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A three-way combination of measurements may help improve doctors' ability to accurately predict when prostate cancer might return or metastasize, according to new research from Johns Hopkins.
The new method, presented at the annual meeting of the American Society of Clinical Oncology, works by using PSA tests in two ways - the length of time it takes for PSA to double and the length of time between surgical removal of the prostate and the first detectable PSA level - and combines it with a measure of prostate cancer aggressiveness known as a Gleason score.
The researchers found that in men whose PSA tests showed evidence of the marker within three years after surgery, there was three times as much risk that cancer would spread to other organs. Men whose PSA levels doubled within three months were more than 20 times more likely to develop new cancer than someone whose PSA look more than 15 months to double.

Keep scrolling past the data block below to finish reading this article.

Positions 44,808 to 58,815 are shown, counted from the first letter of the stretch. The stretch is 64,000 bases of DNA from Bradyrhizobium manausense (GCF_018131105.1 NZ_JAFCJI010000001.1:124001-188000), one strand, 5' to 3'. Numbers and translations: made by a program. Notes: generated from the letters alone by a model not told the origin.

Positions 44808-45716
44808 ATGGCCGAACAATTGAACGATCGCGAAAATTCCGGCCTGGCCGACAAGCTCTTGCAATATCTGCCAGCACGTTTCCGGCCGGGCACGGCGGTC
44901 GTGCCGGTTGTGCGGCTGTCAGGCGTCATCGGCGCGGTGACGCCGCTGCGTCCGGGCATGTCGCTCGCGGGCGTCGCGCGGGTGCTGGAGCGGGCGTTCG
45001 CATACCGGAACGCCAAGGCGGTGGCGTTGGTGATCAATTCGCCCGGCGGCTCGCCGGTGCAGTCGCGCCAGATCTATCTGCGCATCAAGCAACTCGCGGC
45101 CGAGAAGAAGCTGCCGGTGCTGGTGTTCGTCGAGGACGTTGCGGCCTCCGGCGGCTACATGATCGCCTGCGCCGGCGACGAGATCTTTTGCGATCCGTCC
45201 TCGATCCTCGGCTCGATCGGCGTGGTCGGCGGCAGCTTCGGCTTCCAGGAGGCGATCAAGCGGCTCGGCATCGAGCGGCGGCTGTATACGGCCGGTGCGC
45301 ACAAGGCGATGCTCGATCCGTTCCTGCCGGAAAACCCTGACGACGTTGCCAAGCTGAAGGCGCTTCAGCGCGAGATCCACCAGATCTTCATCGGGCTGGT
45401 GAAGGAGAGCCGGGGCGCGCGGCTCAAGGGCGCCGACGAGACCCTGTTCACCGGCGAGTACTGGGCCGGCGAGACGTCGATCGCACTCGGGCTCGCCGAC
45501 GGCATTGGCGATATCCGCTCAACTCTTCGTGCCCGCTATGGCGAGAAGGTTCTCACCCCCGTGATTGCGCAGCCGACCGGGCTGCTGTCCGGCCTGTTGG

Dr Emmanuel Antonarakis, an investigator in the study, said the results should help guide doctors "whether to prescribe immediate treatment for a man whose PSA begins to rise after he has had prostate cancer surgery, or to delay it."
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